Throwback Thursday: A peek inside the polio… - Wyoming Medical Center

Throwback Thursday: A peek inside the polio ward at Memorial Hospital - 1941, Casper Tribune-Herald

By Kristy Bleizeffer Jun 25, 2020

Polio patients smile during Memorial Hospital's open house on May 11, 1941, in honor of National Hospital Day.

While we wait for a viable coronavirus vaccine, think back to another pandemic that ravaged the United States and the world: Polio.

Since 1954, when the polio vaccine was first trialed and then widely administered, polio has been almost eradicated in Western countries and greatly reduced in the developing world. But for decades prior, the highly infectious disease paralyzed and killed thousands, many of them children, in the United States.

Natrona County was not immune. In 1941, we had an active branch of the National Foundation for Infantile Paralysis, chaired by William J. Stone, and a polio ward at Memorial Hospital.

Polio patients smile during Memorial Hospital's open house on May 11, 1941, in honor of National Hospital Day.

On May 9 of that year, the Casper Tribune-Herald took a peek inside to preview the hospital's upcoming open house for National Hospital Day.

The paper wrote about two pieces of equipment for polio patients, designed by local orthopedic specialist Dr. Gordon Whiston – including the "spastic chair," highlighted in these photos.

The entire article is transcribed below, along with the story of "husky young Jack Albee," a Midwest high school athlete who was confined to bed for months due to a polio infection. You can also read about Memorial Hospitals iron lung, a man-sized tube used to help paralyzed breathe.


Husky young Jack Albee, Midwest high school athlete, lay for months on a bed at Memorial Hospital. When they brought him there, it was doubtful if he would ever walk again. Stricken by infantile paralysis, his legs were as useless as chunks of wood.

Today, Jack Albee is walking again. Slowly, painstakingly and with the help of the "walker" especially made for the state orthopedic ward at the Casper hospital, but he is on the way to complete recovery. He is on his feet again. And he is one of the most pleased young men in this whole wide world.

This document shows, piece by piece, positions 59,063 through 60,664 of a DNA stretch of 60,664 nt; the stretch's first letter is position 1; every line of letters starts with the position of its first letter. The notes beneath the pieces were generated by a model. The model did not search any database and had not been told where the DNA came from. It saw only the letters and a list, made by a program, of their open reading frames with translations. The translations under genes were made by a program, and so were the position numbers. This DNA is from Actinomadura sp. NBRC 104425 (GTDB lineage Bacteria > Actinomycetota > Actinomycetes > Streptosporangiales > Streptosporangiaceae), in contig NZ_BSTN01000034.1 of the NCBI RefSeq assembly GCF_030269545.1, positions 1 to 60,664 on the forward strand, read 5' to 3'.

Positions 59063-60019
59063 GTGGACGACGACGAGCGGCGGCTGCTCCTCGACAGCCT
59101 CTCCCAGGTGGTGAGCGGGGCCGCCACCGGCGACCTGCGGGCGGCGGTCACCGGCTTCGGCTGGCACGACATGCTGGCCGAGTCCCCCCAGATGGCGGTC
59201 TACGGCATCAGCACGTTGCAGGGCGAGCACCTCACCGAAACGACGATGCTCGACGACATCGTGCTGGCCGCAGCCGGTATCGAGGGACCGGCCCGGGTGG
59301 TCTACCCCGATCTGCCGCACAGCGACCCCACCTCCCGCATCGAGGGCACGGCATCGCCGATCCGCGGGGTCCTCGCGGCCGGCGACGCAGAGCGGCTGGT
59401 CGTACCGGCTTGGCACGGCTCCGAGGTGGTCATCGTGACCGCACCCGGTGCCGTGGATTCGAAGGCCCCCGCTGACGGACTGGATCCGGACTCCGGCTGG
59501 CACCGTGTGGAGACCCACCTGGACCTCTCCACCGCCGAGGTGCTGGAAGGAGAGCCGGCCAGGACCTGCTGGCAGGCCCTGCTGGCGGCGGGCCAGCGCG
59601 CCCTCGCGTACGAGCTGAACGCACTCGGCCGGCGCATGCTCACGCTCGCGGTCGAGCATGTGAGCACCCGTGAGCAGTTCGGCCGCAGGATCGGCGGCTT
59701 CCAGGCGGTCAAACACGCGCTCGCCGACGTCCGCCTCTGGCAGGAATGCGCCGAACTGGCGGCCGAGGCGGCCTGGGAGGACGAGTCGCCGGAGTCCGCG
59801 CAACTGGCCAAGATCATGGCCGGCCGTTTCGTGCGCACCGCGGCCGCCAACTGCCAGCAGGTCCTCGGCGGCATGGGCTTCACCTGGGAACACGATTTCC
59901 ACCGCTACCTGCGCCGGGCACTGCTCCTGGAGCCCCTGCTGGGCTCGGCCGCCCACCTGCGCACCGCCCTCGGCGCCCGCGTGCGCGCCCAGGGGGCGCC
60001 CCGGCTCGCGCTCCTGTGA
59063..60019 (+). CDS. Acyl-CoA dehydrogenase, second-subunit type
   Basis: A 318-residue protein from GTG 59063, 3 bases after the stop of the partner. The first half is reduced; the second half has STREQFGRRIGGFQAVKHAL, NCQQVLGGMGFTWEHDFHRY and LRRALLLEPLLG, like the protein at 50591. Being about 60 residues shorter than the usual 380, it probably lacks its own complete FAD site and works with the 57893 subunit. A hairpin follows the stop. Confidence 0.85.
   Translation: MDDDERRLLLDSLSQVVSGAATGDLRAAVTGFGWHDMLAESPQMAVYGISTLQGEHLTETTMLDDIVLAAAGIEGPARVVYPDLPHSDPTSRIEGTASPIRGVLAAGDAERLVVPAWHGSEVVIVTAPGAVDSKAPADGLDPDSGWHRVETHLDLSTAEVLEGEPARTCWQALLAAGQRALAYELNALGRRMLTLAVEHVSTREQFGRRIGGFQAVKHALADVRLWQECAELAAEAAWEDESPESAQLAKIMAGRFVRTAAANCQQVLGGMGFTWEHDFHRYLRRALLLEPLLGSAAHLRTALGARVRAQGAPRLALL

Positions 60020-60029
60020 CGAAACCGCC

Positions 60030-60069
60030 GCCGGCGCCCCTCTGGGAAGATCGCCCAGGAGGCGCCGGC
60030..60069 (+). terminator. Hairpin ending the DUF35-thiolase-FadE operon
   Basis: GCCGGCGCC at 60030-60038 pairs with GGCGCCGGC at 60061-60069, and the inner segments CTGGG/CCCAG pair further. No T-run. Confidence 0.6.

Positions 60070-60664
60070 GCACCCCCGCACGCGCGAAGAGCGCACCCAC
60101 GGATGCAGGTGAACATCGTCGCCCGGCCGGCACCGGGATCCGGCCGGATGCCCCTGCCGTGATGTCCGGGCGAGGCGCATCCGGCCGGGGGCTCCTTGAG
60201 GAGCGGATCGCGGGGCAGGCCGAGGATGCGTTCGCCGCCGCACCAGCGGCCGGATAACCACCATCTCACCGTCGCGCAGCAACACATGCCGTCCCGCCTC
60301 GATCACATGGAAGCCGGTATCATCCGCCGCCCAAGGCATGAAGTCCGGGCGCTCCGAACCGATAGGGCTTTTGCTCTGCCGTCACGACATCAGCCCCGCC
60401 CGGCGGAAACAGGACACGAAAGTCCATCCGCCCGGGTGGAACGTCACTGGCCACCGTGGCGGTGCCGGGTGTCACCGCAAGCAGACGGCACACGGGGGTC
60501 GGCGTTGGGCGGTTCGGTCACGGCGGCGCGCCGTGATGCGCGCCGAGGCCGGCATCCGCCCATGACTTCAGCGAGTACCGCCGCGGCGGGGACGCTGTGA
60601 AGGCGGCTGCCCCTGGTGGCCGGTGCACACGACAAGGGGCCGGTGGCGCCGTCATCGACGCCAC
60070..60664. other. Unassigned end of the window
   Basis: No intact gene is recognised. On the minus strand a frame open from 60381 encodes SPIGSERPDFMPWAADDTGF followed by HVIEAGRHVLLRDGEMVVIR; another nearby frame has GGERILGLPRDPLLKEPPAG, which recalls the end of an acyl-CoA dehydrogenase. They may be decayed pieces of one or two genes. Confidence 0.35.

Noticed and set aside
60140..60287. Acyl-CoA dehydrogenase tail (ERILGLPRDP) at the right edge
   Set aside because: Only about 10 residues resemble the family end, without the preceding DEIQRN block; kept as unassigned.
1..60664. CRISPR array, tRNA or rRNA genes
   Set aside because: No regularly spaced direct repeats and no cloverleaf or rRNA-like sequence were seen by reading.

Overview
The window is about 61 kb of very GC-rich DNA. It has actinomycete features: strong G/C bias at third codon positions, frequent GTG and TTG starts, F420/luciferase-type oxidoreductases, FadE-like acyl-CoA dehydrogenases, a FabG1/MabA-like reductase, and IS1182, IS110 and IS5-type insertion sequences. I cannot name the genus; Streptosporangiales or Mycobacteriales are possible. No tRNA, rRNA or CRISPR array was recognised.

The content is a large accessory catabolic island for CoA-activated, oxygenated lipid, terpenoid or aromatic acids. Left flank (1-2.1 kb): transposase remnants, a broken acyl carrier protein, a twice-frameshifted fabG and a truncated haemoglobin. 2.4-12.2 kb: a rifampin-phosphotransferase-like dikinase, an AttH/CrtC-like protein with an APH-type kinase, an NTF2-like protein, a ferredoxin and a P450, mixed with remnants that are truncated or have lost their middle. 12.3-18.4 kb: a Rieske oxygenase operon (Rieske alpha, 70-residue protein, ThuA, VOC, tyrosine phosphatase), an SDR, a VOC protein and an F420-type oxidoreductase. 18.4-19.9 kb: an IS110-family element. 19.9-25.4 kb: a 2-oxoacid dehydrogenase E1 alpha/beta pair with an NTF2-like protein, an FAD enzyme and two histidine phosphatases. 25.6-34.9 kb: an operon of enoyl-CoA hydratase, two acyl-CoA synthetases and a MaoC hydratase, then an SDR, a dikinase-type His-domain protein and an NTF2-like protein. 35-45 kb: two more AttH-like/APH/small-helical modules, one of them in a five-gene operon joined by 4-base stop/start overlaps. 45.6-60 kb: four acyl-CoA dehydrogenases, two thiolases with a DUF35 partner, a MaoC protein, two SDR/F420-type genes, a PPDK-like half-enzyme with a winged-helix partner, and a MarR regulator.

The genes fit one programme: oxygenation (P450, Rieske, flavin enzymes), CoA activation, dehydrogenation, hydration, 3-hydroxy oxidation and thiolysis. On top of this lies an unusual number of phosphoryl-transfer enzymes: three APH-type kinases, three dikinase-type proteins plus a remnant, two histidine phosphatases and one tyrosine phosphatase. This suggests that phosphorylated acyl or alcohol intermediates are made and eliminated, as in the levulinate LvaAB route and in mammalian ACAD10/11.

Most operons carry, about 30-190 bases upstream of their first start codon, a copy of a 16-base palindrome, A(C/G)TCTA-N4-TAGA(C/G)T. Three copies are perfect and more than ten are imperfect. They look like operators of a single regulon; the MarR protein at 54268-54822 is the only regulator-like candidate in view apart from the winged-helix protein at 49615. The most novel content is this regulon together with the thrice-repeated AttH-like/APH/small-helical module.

His is not the only recovery that is taking place in this popular ward, which will be visited by the public next Sunday afternoon. In recognition of National Hospital Day, there will be an open house reception and a baby reunion - for all infants born at the institution since Jan. 1, 1939 - between the hours of 2 and 4 o'clock. Visitors will be welcome to inspect the hospital.

Through patient, skilled doctoring and nursing, under the supervision of Dr. Gordon Whiston, orthopedic specialist in charge of the ward, and Martha Partridge, hospital superintendent, progress is reported for every patient in the department.

The creation of special equipment right here at home, to meet certain needs in the rehabilitation of infantile paralysis and other orthopedic patients, is one of the most important developments of all. The walker in which Albee is learning to use his legs again was designed by the national defense welding class at the high school in accordance with designs suggested by Dr. Whiston. The cost was defrayed from the local "polio" fund maintained by the National Infantile Paralysis Foundation.

Other appliances have been fashioned to fulfill specified requirements. One of the most remarkable of all is the tilting, adjustable chair for the curing of spastic patients, those unable to sit upright and to control the movements of their head. The improvement resulting from the practice sessions in this chair is truly gratifying. It was constructed by the firemen at station No. 2 (on David Street), from original ideas proposed by Dr. Whiston. It was his "brain child." Funds necessary for its construction were donated by the local Moose Lodge.

Other appliances in the exercise room include mirrors and chairs donated by Mrs. Elizabeth McRorey and Mrs. B. W. Maxon.

In conjunction is a regular class room where school is conducted by Mrs. E. Robert Dumbleton, a teacher in the Casper school system on special assignment for this purpose. Children's tables and chairs for use in the classroom were donated by the Casper Business and Professional Women's club, which has been active in various ways in sponsoring entertainment and assistance to the patients in this ward.

Much more might be written of the important work being done in the orthopedic ward, and of the interesting appliances and events there. But visitors on Sunday, as they join in observance of National Hospital Day 1941, will have an opportunity to see for themselves.

Throwback Thursday looks back on Wyoming Medical Center’s long, rich history in Natrona County. Special thanks to the Casper College Western History Center, which archives our vast collection of newspaper articles, photographs and other memorabilia; and to "Wyoming Medical Center: A Centennial History," by Rebecca A. Hunt, Ph.D.